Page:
YFII is a DeFi protocol that facilitates yield aggregation and uses a token halving model to ensure equitable distribution of tokens. It is a fork of YFI.

Decentralized lending is the driving force behind decentralized finance (DeFi) projects. Those who provide liquidity to these projects earn interest through yield farming or liquidity mining.

Some DeFi networks have their own token that increases rewards to yield farmers. Others like YFII have been forked from other protocols to prevent a reduction in pool liquidity through a scheduled halving model.

In the Chinese market, YFII has earned the DeFi community’s trust shortly after forking from YFI. Among the reasons given for the hard fork include preventing wealthy participants from spoiling the party. So, what is YFI?


To have a clear background of how and why YFII was born, let’s start from the top; Yearn. Yearn is not necessary a DeFi protocol like Compound or Aave.

Instead, it aggregates deposits and delivers them to a network that would give depositors the highest interest. The platform uses yToken to facilitate the withdrawal of earnings and deposits. However, governance on Yearn is enabled using the YFI token.

But, as the token was issued to yield farmers for pools’ liquidity provision, it presented a looming drop in pool liquidity because of a weekly supply increase of 30,000 YFI. To prevent inflation, a YIP (yEarn Improvement Proposal)-8 was issued. In the proposal, the system would initiate a weekly halving of issued YFI tokens to provide for a steady change in liquidity.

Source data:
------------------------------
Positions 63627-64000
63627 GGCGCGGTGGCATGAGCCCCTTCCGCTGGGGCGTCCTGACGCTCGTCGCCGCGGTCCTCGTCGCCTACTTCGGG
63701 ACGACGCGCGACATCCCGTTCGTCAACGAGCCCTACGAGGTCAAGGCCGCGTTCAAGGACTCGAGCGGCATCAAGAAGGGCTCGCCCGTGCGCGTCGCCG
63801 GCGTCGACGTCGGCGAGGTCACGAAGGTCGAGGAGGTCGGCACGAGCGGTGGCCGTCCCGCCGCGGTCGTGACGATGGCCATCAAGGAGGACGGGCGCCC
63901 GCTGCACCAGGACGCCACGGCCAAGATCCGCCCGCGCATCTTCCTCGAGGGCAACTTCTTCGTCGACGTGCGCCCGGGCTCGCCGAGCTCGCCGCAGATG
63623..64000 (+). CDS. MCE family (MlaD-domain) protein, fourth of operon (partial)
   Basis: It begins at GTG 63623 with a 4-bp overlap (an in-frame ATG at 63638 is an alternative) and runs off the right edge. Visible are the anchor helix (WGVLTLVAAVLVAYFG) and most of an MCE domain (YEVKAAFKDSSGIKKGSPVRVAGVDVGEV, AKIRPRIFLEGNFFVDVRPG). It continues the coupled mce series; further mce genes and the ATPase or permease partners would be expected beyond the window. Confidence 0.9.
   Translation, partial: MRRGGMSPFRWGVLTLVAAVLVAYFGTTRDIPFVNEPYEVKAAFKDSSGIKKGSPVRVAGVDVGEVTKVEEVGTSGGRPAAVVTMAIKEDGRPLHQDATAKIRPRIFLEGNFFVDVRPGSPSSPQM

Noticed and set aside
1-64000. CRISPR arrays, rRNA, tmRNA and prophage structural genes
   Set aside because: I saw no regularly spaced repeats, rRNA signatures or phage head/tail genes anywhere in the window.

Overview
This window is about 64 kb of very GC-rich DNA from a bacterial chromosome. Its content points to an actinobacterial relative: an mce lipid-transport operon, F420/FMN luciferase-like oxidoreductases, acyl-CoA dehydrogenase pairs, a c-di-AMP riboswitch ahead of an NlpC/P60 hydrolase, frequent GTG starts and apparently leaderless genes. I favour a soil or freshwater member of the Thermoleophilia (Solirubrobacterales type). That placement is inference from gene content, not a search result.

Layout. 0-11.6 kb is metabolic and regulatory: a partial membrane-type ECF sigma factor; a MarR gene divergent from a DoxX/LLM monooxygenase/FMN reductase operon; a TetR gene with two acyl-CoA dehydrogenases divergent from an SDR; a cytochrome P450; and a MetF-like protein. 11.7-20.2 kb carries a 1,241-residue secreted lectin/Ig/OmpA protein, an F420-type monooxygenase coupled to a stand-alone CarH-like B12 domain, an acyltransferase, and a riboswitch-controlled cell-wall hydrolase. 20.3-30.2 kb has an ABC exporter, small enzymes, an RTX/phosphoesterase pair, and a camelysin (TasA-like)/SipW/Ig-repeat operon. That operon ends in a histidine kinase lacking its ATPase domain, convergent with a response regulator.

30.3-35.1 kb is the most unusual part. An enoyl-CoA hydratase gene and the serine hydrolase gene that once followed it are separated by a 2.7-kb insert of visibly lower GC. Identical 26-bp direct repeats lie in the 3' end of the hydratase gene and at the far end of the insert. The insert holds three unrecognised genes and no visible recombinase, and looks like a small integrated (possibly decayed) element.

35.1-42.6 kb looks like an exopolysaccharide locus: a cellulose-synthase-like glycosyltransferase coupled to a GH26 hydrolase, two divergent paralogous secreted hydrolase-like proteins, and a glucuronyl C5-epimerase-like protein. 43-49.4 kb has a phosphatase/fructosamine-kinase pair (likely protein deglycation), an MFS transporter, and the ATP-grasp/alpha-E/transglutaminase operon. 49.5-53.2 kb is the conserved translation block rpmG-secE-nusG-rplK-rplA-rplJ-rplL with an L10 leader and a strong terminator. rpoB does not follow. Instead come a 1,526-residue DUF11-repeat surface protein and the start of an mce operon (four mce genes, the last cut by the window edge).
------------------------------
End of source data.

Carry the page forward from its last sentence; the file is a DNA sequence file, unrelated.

When votes were cast, 80 percent were for the proposal, while 19 percent were against. Unfortunately, the needed 33 percent quorum was not achieved. YFII was born through a hard fork and implemented the YIP-8 proposal.

In the first week, 30,000 tokens were removed from total circulation. YFII is led by an anonymous team that goes by the pseudonym “White Noise”, providing updates on Medium. The YFI clone holds that its halving model mirrors that of Bitcoin (BTC) “so that the tokens will be fairly distributed to the community.”

What is YFII?

YFII is a DeFi protocol that facilitates yield aggregation and uses a token halving model to ensure equitable distribution of tokens. The protocol is currently popular in the Chinese DeFi market.

The contrast is that YFI was developed in the west, while YFII is the eastern region. Surprisingly, the clone started on a high note in its new market compared to its parent performance in the west.

Elaborately, after being launched towards the end of June 2020, a few Chinese liquidity miners joined the new force. However, a few days later, the network attracted cryptocurrency exchanges, virtual currency hedge funds, mining pools, and centralized finance projects.

The protocol has a strong community that gathers on WeChat. This indicates the diplomatic standoffs between China and the United States since discussions on the social media platform effectively blocks English-speaking persons from the US.

The project’s pink-colored poster portrays its inclination to the young generation that’s nationalistic. “We are pissed at Balancer’s hostile blacklist,” the sign reads.